Saturday, May 26, 2012

"The Order of Melchizedek"

This poem appeared in the May 2012 edition of U.S. Catholic magazine.  It's author, Brian Doyle, is editor of University of Portland Magazine and a poet and essayist.

The Order of Melchizedek

Bizarrely enough, a priest friend of mine says,
What I remember clearest from my ordination
Is that when we were all sprawled on the floor
Face-first and silent and awed before the One,
My nose was freezing.  I think every single guy
Felt the same way.  There we were, soon to join
The Order of Melchizedek, priests of The Lord
Until we breathed our last on this lovely planet,
And we are all thinking Lord, hurry the bishop!
I mean, you have to laugh.  I have often thought
In these years here at the end of my priesthood,
How exactly right and holy and human the start
Was, though, as a priest.  Everyone was suitably
Awed by the vow, and the ritual, and the smoke
And ancient tradition of it; it's very real, and he
Who would make fun of it is missing the power
And glory of the promise--we were mere boys,
Taking a really unimaginable leap into wild lives,
Not knowing anything, really, of long loneliness,
Or how you can be given a sort of clan and tribe,
As a priest, of friends and parishioners, and kids
You baptize--I think I have 20 godchildren.
But my point is how very human the first minute
Is, sprawled out on the floor, not thinking of awe
Or prayers or promises, but of your ice-cold nose.
That's the exact right honest human way to begin.

By Brian Doyle

Spring is the usual time of year for priestly ordinations across the United States of America, and elsewhere.  May the newly ordained men pray as well as this unnamed, holy, elderly priest.

Wednesday, May 2, 2012

Feast of St. Joseph the Worker

One of my favorite feasts of the entire liturgical year was yesterday, May 1, the feast of St. Joseph the Worker. 

Devotion to St. Joseph dates as far back as 800.  St. Thomas Aquinas called attention to the role Joseph played in the Holy Family, as spouse of Mary and teacher of her son Jesus.   The first and well known feast day of Joseph as just husband of Mary is March 19. 

Nevertheless, attention to his role as a worker is a relatively young feast, as it was only established by Pope Pius XII in 1955.  He saw the annual displays and parades of military might by the Soviet Union on "May Day" and wanted the world to know that a (communist) country which outlaws the practice of religion and enslaves workers is not a just or moral country.  He also wanted to uplift the dignity of work and the rights of workers everywhwere.  Prayers to St. Joseph can give hope to those who are unemployed and desparately looking for work.  Blessedly the walls of the Iron Curtain fell in 1989, while the Catholic Church continues to pray to the carpenter (artisan) of Nazareth and foster father of the Christ Child.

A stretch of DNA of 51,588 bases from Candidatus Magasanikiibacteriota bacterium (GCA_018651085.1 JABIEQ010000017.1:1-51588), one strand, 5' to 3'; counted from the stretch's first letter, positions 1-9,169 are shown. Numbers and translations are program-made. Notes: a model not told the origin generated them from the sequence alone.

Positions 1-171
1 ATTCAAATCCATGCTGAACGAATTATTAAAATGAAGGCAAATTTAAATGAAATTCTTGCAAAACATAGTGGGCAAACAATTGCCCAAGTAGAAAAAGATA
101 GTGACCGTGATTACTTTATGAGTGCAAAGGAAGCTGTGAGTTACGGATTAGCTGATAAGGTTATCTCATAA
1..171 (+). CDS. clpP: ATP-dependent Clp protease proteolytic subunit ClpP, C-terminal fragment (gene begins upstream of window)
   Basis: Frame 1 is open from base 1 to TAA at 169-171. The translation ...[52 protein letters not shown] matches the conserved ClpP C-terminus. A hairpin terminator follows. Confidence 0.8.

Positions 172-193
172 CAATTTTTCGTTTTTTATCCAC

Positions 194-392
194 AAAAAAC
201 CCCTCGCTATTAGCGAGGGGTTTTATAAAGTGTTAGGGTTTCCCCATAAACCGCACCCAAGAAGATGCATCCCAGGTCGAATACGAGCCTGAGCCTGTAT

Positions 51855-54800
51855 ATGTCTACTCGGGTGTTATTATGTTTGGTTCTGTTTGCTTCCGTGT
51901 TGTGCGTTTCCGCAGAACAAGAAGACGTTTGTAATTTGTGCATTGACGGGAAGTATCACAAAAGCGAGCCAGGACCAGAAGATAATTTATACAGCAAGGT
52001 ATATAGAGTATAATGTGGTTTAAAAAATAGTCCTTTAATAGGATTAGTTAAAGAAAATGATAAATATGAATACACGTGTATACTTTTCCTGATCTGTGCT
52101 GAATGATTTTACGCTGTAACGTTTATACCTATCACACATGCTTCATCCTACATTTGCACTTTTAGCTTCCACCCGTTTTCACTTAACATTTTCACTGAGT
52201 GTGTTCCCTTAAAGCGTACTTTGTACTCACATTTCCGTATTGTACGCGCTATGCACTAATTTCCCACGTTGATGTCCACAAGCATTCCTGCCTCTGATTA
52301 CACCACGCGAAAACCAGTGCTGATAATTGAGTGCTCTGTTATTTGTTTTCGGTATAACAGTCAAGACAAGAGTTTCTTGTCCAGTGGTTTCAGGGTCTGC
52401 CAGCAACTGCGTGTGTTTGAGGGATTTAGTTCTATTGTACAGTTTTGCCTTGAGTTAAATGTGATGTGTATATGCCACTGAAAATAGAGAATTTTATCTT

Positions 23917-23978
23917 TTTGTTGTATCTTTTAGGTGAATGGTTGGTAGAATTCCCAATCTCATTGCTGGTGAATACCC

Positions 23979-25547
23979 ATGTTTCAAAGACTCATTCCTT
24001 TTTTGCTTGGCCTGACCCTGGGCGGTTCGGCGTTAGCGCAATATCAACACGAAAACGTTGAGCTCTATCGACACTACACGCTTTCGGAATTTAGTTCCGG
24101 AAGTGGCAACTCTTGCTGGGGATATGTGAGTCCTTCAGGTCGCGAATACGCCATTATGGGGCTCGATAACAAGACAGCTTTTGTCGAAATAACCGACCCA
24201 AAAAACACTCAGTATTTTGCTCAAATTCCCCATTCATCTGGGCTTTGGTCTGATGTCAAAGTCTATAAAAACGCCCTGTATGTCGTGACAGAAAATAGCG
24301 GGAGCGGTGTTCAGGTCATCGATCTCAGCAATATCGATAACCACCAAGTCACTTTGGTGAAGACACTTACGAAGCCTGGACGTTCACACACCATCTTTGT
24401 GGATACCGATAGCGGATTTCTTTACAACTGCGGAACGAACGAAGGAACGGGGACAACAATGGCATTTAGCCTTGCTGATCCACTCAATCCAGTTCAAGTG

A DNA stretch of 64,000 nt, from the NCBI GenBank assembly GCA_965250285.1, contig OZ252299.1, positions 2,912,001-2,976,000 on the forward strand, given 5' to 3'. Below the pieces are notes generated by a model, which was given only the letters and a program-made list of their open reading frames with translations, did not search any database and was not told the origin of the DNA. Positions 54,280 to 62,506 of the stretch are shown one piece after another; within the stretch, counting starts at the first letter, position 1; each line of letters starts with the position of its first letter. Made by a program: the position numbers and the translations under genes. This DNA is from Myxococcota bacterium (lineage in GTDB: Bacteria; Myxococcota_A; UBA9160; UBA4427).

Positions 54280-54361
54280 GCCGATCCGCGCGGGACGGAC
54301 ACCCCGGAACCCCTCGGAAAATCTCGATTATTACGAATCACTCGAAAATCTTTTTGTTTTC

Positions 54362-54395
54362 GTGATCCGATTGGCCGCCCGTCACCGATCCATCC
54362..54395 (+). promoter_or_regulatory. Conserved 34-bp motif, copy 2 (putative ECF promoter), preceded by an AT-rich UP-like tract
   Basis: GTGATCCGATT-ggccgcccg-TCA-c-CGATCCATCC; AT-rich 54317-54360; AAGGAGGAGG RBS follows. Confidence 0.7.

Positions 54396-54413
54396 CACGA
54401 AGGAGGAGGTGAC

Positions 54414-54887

It will surprise no one who knows me or reads my blog that I like this feast also because it reminds me of two special workers in my life, my Mom and Dad.  After getting out of the Marines at the end of  World War II Dad took a job in the J&L steel mill in the Hazelwood neighborhood of Pittsburgh.  He worked as a clerk in the shipping and receiving department for 35 years.  During the periodic strikes in the 1950s and 60s he worked as a bartender (easy for a teetotaler!) and day laborer in a moving company.

Mom dropped out of high school during World War II and was a "Rosie Riveter" in a mill in the Lawrenceville neighborhood.  Later she became an overseas telephone operator for AT&T, and after some years off to give birth to us four boys, she was a cleaning lady ("janitress") in a Downtown Pittsburgh office tower. 

Both Mom and Dad were hard workers, never complaining about their menial jobs.  They worked to put a roof over our heads and to provide food and education for their children.  I know also that they benefited from the organizing of their respective unions, United Steel Workers (local #1858) and Service Employees International Union (local #5).  It was the power of the unions which allowed them (and thousands of others) to receive something close to a living wage, with health care benefits.

To me, Mom and Dad were wonderful examples of the values of industriousness, justice and sacrifice--all values I'm sure that Joseph taught Jesus.  It was with great pride that I dedicated my doctoral dissertation, Criteria for a Just Wage for Church Employees, to St. Joseph the Worker, and Mom and Dad.

Pope John Paul II, in his brilliant 1981 encyclical letter Laborem Exercens ("On Human Work"), said that work is valuable because we do it, not because of what we accomplish.  In and through our work (whether paid or volunteer) we become "co-creators" and builders of a more just and peaceful society with God.  May we remember all the special workers in our lives on the feast of St. Joseph the Worker, and follow his values and virtues.